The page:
Trash to Treasure for Traveling Museum

August 11, 2010

Most of us look at shipping containers and see … er, shipping containers. But not the designers of the traveling Nomadic Museum.

Architect Shigeru Ban, of Tokyo, and San Francisco-based Gensler used 152 shipping containers stacked in a checkerboard pattern four containers high to form walls for the three-gallery museum. They were driven by artist Gregory Colbert's vision to house his traveling art exhibit in a 100% sustainable structure. The museum was most recently stationed in Santa Monica, Calif.

Their plan was to use only local reused or found building materials to form an inexpensive structure that could be assembled and disassembled quickly, leaving no footprint on the museum site. Their choice of materials, such as shipping containers, was also meant to reflect the journey of the exhibit, “Ashes and Snow,” a collection of more than 100 large-scale photographs and 35mm films that depict interactions between animals and humans all over the world.

“The shipping containers travel the world and then sit in container yards,” said Irwin Miller, project director and designer at Gensler. “They have a whole history of their own that complements the exhibit.”

As visitors start to look at the art work, the museum fades into the background, said Miller.

The exhibit is packed into a dozen of the containers as it travels from place to place. It debuted in New York City in March 2005 before its January to May 2006 stint in Santa Monica. Next stop: Tokyo, in 2007.

The remaining containers are borrowed at each new location, along with the recycled paper tubes for the roof and reusable wooden planks and local gravel for the floor, all of which can be recycled after the show.

Because the designers wanted a light-weight roof material that could be put up and taken down easily, they chose an extruded aluminum structure. Triangular paper tube trusses were placed atop 35-foot-tall, 30-inch-diameter paper tube columns that stand in the museum's interior. Above that, an extruded aluminum truss system was connected with PVC tensile fabric and affixed to the top of the shipping container walls. The paper tube structure also acts to resist slight deflections of the roof above and acts as an armature from which to hang Colbert's artwork.

The unconditioned space uses natural ventilation to recycle air through gaps in the underside of the roof connections.

Stacking the storage containers in a checkerboard pattern, meaning every other container space is a hole, posed additional wind- and waterproofing problems. To deflect wind and water and create a negative shadow space, they installed a custom system of diagonally slanted infill panels in each empty space. Lights were installed in the panel spaces to illuminate the building at night.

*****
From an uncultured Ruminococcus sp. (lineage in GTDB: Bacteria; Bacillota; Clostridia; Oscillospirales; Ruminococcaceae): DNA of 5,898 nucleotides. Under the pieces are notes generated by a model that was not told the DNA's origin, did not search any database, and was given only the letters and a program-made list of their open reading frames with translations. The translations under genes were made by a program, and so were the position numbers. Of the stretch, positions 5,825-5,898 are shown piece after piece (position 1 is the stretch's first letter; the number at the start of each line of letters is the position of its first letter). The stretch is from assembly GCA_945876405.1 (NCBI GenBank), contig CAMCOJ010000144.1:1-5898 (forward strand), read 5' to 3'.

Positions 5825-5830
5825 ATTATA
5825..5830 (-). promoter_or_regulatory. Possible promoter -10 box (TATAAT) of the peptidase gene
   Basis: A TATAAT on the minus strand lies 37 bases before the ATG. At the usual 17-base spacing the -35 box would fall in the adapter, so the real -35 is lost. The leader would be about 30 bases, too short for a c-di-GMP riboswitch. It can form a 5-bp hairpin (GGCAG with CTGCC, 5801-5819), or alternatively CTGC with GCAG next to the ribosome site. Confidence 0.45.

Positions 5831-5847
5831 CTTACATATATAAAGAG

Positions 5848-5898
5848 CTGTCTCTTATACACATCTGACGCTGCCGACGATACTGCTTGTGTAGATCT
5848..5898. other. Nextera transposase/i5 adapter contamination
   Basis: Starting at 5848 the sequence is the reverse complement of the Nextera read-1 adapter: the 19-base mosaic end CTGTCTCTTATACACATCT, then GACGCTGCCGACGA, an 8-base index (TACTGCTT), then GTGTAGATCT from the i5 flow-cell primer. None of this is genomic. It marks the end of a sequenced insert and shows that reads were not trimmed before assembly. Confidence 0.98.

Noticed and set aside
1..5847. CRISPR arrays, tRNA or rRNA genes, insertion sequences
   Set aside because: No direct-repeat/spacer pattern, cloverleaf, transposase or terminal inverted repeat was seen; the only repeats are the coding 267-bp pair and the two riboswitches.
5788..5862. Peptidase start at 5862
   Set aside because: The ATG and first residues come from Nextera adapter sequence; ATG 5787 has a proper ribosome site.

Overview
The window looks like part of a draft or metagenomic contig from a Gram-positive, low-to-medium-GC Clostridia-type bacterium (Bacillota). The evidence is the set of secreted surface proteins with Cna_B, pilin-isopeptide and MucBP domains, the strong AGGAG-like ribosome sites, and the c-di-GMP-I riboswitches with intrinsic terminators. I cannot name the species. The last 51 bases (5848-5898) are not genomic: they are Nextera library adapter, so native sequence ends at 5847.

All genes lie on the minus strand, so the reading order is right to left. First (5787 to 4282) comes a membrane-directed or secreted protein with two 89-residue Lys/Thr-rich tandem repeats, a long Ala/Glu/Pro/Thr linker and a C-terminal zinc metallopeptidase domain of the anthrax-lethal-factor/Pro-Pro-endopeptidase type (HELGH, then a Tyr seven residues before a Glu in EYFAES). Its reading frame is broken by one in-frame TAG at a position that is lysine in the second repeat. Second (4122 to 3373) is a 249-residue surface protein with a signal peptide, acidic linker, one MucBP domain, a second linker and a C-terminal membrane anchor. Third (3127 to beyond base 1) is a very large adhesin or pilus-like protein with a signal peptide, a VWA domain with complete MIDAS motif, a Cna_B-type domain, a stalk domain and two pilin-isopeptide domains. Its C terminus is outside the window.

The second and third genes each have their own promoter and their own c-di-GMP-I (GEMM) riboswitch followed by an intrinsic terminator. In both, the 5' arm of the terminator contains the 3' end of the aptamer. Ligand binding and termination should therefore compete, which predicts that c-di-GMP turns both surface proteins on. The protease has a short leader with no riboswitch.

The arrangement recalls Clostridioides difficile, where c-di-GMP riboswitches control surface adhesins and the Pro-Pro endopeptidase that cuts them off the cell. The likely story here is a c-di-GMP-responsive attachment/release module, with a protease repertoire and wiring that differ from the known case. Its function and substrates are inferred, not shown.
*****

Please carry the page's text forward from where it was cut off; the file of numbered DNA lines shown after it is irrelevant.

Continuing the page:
To meet seismic requirements, plates were welded to the top of chance anchors, which were drilled into the sand approximately 10 feet. The welded plates were the only fixed connections in the building. The containers were attached to one another with twist-lock connectors, four per container.

A new addition to the Santa Monica museum was a bookstore and cinema area in the middle of the structure. The bookstore was made entirely of recycled paper wall tubes, cardboard tables, plywood, and paper panels. The 500-sf store was built off-site in panels of 20 feet or less to fit in the shipping containers and assembled on-site in less than 24 hours.

Construction of the 56,000-sf museum space took less than two months. The entire project, from the beginning of the design process to the end of construction, was completed in four-and-a-half months.

The museum can be disassembled and packed for shipping in less than two weeks, and the Building Team always leaves the site better than they found it, just as the animals Colbert observed left their habitats better than they were when they arrived. In Santa Monica, the anchors were pulled from the ground and the parking lot where the museum sat was patched and repaved, leaving no sign that a structure once stood there.

Ban and Gensler received a gold award for their Santa Monica installation of the museum in the 2006 Industrial Design Excellence Awards.

         
 

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